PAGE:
Preserving glyphosate for no-till is a goal
A large percentage of corn growers are no-tilling their corn, and many made the switch with the introduction of Roundup Ready herbicide-resistant hybrids. But as more acres have been identified to be infested with glyphosate-resistant weeds, the progressive no-tillers have realized they need to rotate or include different mode of action herbicides with glyphosate.
Some agronomists have suggested losing glyphosate effectiveness almost ends the potential for no-till production of corn and soybeans on fields with more than one resistant weed species. Luckily, to limit the weed resistance potential, new herbicides have been coming onto the market that can work in concert with glyphosate or relegate glyphosate to less of the workhorse herbicide.
Keith Oglesby, crop and seed specialist with Southern FS at the Eldorado, Ill., office, agrees with the opinion that glyphosate use in corn production will eventually become the new atrazine. "You have some resistance to atrazine, but it is cheap, therefore, we put it in the mix along with other herbicides to get the full spectrum of weeds, including the ones that the atrazine would miss. It provides another mode of action. This could be how glyphosate will be used," he said.
As Shawn Koehler, Bayer CropScience crop marketing coordinator, said, "One thing that no-tillers definitely have to be concerned about is glyphosate weed resistance. Respecting the rotation of alternating herbicide chemistries absolutely has to be top of mind."
Koehler went on to suggest that sustainability of notilling will been incredibly more difficult without the efficacy of glyphosate. This comes from an employee of a company that has several herbicide products that have a strong fit into no-till corn production such as Balance Flexx, Corvus, Capreno, Laudis and Ignite herbicides. Oglesby noted that of the estimated 60 percent of corn grown under no-till practices in the 12 counties served by Southern FS, there are basically three different concepts of weed control. He suggested about 25 percent are using a pre-plant burndown of glyphosate, 2,4-D and a "single-pass product" like Corvus. These growers then hope to have season-long weed control without any other investment.
Another 25 percent of no-till growers like to use a split application approach with a pre-plant residual herbicide up front at less than full rate and then a second partial rate of residual herbicide when the corn is about eight inches tall.
The remaining approximately 50 percent of growers, which includes the Roundup Ready corn growers, like to use glyphosate and a "set-up rate" of a pre-plant herbicide and some atrazine prior to planting. They plant and when the corn is eight to 10 inches tall, they make an application of glyphosate with atrazine.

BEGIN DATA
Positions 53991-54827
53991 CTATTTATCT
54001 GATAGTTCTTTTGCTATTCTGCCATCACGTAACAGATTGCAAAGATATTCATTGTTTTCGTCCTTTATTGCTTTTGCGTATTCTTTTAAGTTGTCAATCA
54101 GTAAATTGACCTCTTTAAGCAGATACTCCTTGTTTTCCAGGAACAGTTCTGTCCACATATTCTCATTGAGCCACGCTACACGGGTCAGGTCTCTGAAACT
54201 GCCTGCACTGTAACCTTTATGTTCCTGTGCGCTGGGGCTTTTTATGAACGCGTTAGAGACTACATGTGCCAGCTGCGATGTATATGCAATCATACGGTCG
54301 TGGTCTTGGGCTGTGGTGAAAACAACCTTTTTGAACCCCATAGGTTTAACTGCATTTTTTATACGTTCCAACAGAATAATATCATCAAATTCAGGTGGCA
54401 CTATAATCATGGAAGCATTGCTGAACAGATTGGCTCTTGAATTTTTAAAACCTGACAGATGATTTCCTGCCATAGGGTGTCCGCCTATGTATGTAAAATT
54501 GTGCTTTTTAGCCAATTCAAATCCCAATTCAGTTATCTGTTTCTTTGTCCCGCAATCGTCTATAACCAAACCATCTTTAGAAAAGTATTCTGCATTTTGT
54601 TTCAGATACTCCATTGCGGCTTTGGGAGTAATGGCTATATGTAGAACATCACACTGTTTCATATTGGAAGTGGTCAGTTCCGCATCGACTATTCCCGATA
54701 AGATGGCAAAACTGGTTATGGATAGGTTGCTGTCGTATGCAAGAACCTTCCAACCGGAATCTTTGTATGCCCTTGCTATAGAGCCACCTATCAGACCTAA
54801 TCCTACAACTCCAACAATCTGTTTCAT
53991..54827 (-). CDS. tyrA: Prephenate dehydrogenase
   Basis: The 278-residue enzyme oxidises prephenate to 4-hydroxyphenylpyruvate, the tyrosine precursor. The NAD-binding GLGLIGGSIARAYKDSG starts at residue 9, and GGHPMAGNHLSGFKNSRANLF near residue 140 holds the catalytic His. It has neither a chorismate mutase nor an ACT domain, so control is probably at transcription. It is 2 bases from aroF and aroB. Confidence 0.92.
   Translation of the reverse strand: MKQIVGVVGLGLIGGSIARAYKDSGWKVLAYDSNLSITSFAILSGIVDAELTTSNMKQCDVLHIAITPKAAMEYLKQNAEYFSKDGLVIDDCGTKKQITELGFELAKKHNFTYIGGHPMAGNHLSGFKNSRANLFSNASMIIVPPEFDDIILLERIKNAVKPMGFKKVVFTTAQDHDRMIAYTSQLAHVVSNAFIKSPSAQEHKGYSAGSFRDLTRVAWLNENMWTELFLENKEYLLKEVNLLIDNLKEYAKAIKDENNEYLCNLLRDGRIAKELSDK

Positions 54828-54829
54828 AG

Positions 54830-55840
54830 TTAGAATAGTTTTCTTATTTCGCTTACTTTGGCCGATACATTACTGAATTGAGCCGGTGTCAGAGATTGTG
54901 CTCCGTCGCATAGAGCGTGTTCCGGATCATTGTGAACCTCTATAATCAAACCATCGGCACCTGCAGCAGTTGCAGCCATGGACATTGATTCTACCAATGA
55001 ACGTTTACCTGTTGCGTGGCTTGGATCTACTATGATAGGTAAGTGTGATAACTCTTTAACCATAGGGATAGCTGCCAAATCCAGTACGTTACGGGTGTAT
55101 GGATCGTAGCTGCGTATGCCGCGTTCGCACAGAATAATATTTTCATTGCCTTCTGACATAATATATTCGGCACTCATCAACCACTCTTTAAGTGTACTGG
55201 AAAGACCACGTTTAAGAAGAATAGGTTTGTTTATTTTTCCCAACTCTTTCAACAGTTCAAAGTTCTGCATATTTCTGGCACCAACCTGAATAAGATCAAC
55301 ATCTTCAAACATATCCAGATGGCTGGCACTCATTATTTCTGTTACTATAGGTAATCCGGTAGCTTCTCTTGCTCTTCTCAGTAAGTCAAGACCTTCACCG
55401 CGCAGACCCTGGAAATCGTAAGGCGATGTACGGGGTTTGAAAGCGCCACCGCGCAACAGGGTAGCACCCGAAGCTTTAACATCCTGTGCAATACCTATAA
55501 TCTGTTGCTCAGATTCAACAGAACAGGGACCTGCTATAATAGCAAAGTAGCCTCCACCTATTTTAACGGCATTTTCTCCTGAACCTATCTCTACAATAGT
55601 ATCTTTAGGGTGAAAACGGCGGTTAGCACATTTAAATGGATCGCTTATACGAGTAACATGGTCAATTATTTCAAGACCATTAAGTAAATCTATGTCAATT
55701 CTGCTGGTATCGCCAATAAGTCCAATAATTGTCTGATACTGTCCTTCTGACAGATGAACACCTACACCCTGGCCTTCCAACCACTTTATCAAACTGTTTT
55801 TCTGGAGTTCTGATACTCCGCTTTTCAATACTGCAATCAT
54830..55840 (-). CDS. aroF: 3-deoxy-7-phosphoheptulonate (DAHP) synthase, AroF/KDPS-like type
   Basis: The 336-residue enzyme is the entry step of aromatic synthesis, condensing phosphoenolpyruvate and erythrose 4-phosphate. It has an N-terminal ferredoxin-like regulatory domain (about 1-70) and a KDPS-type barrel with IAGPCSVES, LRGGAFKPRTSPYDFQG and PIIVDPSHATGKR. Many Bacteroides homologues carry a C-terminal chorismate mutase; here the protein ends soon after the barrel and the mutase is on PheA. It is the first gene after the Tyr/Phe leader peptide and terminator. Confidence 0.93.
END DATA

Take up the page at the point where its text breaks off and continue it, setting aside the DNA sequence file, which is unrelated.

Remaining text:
As weed resistance has not yet been identified as a major issue in the Southern FS territory, quite a bit of glyphosate continues to be used, but Oglesby makes recommendations that include many different modes of action, again to preserve the effectiveness of glyphosate. The recommendation and use of pre-emerge herbicides ahead of soybeans rather than relying on glyphosate alone is also why weed resistance is still minimal in his territory, Oglesby believes.
He suggested that Corvus is a good example of a onepass product for multiple mode of action weed control in corn production. "I think the biggest thing it has going for it is the low use rate (5.6 ounces in his territory) and the multiple modes of action because you have a grasscontrol component, a broadleaf weed-control component and you can add some atrazine if wanted for a three modes of action mix."
For more information about no-till corn production options, contact Shawn Koehler at email@example.com.
- Scout for aphids in winter wheat
- El Niño development stalled out, but wet winter still predicted
- Ag markets posted divergent closes Wednesday
- Farm bill program to help farmers affected by severe weather
- Israel panel proposes 25-42% tax hike on mining companies
- Ag markets moved almost unanimously higher Wednesday morning
- How much corn can the ethanol industry use?
- Economist: Taxing P could reduce risk of algal blooms
- Commentary: Government wants farmers to quit farming
- What is the relationship between maturity group, yield?
- Commentary: Ambulance-chaser lawyers take on Syngenta
- Berman: Camouflaged activists threaten agriculture